Fit in three for the price of two with Icy Dock's SATA cage

Subject: Storage | January 24, 2013 - 03:41 PM |
Tagged: icy dock, MB153SP-B FatCage, sata 6Gps

Do you find yourself wishing you had more space to put in an additional three 3.5" HDDs and have nothing to do with a pair of 5.25" bays?  Icy Dock has a solution for you with the FatCage MB153SP-B which takes up two 5.25" bays and can fit three 3.5" SATA drives, even better it can run them with only two SATA power connectors.  Thanks to the easy opening front this might just be the easiest way to add hotswap drive to your machine without needing anything hanging off of the outside of your box.  As you can see from the rear shot, the drives are actively cooled and Pro-Clockers did indeed test the compatibility of 2.5" to 3.5" SSD adapters with no problems whatsoever.

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"There are several manufacturers of such devices but we have one of the better ones on tap for you today. Icy Dock has been doing this for over fifteen years and has become a leader at it. FatCage MB153SP-B is one of several models coming from Icy Dock; the series would include the DataCage Basic and the FlexCage. Each having their own unique features, so we will try and get them into the lab so we can give you more insight on them."

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Storage

Source: Pro-Clockers

Intel Announces Intel Solid-State Drive 330 Series

Subject: Storage | April 16, 2012 - 10:14 AM |
Tagged: ssd, Intel, intel 330, sata 6Gps

Intel has released an SSD aimed at the consumer and casual user market, as well as offering a choice which might help future Ultrabook models dip below the $1000 mark while keeping the speed of an SSD.  At a price of just under $1.50/GB on the smallest 60GB drive and better pricing on the 120GB and 180GB models, it is possible to upgrade your system to a good sized SSD for less than $250.  You don't lose much performance either, the drive beats the old 320 series and can come close to the new 520 series.  One thing to note is that those drives both carried 5 year warranties, while the 330 has only a 3 year warranty.  Check out the full scoop in Intel's news room.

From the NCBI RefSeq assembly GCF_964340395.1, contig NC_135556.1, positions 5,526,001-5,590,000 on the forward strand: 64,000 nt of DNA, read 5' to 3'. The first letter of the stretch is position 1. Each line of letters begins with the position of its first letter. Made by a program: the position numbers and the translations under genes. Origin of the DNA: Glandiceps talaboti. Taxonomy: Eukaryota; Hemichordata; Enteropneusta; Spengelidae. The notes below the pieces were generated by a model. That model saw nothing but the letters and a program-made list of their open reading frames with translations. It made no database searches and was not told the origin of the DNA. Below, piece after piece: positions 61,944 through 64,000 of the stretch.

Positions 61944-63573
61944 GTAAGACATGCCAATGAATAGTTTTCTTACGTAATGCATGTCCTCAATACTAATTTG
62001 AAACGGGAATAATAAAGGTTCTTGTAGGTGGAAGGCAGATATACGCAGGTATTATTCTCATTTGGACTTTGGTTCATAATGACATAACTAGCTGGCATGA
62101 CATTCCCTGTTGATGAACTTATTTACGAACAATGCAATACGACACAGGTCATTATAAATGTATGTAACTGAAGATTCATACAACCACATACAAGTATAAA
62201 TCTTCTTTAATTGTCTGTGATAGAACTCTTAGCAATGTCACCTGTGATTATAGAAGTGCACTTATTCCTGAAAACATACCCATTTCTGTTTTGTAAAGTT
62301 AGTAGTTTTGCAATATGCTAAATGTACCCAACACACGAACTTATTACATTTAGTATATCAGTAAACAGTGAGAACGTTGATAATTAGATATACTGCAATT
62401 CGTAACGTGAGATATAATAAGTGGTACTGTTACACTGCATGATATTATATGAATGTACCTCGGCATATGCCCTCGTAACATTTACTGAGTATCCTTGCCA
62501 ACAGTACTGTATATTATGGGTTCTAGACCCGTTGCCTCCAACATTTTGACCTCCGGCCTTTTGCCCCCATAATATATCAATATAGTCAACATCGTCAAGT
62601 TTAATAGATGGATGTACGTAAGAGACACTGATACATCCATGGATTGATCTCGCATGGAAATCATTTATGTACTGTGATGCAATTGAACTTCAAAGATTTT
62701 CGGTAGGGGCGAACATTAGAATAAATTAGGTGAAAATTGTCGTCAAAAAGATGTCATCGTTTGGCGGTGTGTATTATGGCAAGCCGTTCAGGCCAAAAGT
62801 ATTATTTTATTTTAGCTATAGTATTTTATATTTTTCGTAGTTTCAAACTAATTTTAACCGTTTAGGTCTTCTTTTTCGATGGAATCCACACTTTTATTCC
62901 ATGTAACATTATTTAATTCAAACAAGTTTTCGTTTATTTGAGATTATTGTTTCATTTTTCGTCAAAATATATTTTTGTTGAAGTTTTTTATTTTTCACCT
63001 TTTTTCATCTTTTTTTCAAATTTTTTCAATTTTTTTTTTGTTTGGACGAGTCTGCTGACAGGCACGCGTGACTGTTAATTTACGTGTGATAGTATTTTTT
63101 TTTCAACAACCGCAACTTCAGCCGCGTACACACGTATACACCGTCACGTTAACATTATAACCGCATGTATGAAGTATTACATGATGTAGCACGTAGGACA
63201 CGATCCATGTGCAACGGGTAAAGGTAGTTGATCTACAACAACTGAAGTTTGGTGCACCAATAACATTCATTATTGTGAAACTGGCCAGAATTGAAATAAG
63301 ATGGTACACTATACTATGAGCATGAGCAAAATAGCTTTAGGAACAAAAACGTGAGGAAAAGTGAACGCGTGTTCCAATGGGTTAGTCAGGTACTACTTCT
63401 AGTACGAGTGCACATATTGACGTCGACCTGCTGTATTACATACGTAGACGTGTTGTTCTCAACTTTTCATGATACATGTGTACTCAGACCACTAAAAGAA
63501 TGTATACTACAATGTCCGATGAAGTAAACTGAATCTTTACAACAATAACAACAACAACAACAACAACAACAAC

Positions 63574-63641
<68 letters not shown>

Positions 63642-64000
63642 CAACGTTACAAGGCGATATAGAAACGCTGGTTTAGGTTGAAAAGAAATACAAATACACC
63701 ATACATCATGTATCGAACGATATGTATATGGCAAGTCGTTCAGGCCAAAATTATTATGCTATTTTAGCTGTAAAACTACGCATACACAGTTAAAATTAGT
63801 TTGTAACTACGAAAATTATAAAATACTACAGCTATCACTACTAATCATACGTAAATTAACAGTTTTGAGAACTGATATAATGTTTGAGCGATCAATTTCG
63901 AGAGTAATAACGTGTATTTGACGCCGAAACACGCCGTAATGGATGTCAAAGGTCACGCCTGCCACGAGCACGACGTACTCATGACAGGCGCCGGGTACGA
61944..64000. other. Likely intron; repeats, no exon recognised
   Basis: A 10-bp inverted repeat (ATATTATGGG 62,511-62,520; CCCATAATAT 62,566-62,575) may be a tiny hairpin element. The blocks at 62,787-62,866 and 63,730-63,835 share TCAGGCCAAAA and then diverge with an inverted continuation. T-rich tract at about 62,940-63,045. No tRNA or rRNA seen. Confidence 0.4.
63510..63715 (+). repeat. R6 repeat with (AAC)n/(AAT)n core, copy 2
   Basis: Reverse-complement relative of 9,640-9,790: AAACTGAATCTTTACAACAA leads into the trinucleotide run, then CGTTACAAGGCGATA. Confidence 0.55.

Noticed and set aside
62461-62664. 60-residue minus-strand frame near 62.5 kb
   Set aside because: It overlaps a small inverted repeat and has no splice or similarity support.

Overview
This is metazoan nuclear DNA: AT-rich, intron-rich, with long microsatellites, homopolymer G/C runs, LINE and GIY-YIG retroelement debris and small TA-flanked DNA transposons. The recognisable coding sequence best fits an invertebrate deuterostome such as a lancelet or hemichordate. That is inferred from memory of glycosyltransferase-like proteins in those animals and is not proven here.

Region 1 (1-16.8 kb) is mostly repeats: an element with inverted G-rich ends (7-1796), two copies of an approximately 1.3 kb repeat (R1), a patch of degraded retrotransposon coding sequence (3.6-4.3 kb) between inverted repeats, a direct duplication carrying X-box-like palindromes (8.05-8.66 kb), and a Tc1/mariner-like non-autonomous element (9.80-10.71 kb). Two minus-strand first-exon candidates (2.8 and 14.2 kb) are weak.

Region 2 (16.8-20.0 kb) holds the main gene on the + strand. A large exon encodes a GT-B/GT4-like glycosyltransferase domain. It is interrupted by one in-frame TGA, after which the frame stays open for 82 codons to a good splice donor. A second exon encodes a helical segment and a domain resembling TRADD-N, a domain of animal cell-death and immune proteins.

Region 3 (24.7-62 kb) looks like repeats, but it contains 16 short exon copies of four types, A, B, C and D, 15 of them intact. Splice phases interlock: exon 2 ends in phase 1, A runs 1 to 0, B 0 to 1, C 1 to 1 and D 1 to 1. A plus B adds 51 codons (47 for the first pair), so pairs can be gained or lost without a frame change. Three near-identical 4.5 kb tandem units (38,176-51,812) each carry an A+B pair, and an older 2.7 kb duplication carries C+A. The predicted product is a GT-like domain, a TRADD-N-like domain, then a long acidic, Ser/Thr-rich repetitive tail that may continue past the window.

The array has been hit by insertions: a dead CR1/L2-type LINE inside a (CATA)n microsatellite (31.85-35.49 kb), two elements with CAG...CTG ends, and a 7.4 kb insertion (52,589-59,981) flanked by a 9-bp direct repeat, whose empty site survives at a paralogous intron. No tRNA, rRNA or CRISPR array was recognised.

SANTA CLARA, Calif., April 16, 2012 – Intel Corporation announced today the Intel Solid-State Drive 330 Series (Intel SSD 330 Series), a SATA 6 gigabit-per-second (Gb/s) solid-state drive (SSD) that gives consumers a more affordable entry into the accelerated storage performance of SSDs.

 

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Ideal for upgrading desktop or notebook PCs, the Intel SSD 330 Series offers the price-conscious PC enthusiast a brand-name SSD that blends performance, Intel quality and value. Offered in the most popular capacity points, 60 gigabytes (GB), 120GB and 180GB, the Intel SSD 330 Series boosts overall system performance and responsiveness for a broad range of applications.

“An SSD is still the single best upgrade you can make to your existing PC, and the Intel SSD 330 Series gives users the latest Intel SSD technology at a price to meet their budget,” said James Slattery, product line manager for client SSDs, Intel Non-Volatile Memory Solutions Group. “Backed by Intel’s rigorous testing process, the Intel SSD 330 Series offers our users the speed they need at a great price, backed by world-class manufacturing, reliability and tech support.”

Unlike a traditional hard disk drive (HDD) with spinning disks and moveable parts, SSDs offer a more rugged, low-power storage solution that dramatically improves system performance to keep up with today’s I/O-intensive applications. The Intel SSD 330 Series contains Intel 25-nanometer (nm) multi-level cell (MLC) NAND memory. Its SATA 6Gb/s interface doubles the bandwidth of its current SATA 3Gb/s Intel SSD 320 Series, providing up to 500 megabytes-per-second (MB/s) sequential read speeds and up to 450MB/s sequential write speeds for faster data transfers. Random read performance can go up to 22,500 Input-Output Operations Per Second (IOPS) and 33,000 write IOPS to boost overall application and system responsiveness, significantly outperforming a typical consumer hard disk drive.

Intel offers a broad range of SSD choices within four product families. The Intel SSD 300 Family is aimed at entry-level, mainstream client users. The Intel SSD 500 Family offers more fully featured, higher-performing client SSDs for computer and gaming enthusiasts. The Intel SSD 700 and Intel SSD 900 Families are targeted for data center applications.

The Intel SSD 330 Series comes in a standard 2.5-inch/9.5mm form factor as a replacement to a slower-performing HDD. It can be used in a dual-drive desktop PC configuration to speed up boot times and applications speeds, or as a single-drive notebook upgrade.

Available beginning today at worldwide retailers and online e-tailers, the Intel SSD 330 Series is offered at the suggested channel price of $89 for a 60GB drive, $149 for a 120GB drive and $234 for a 180GB drive. It is also backed by a 3-year limited warranty.

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Source: Intel

A 240GB SSD roundup

Subject: Storage | March 2, 2012 - 10:26 AM |
Tagged: sata 6Gps, intel 520, mushkin chronos, corsair force 3, kingston hyper x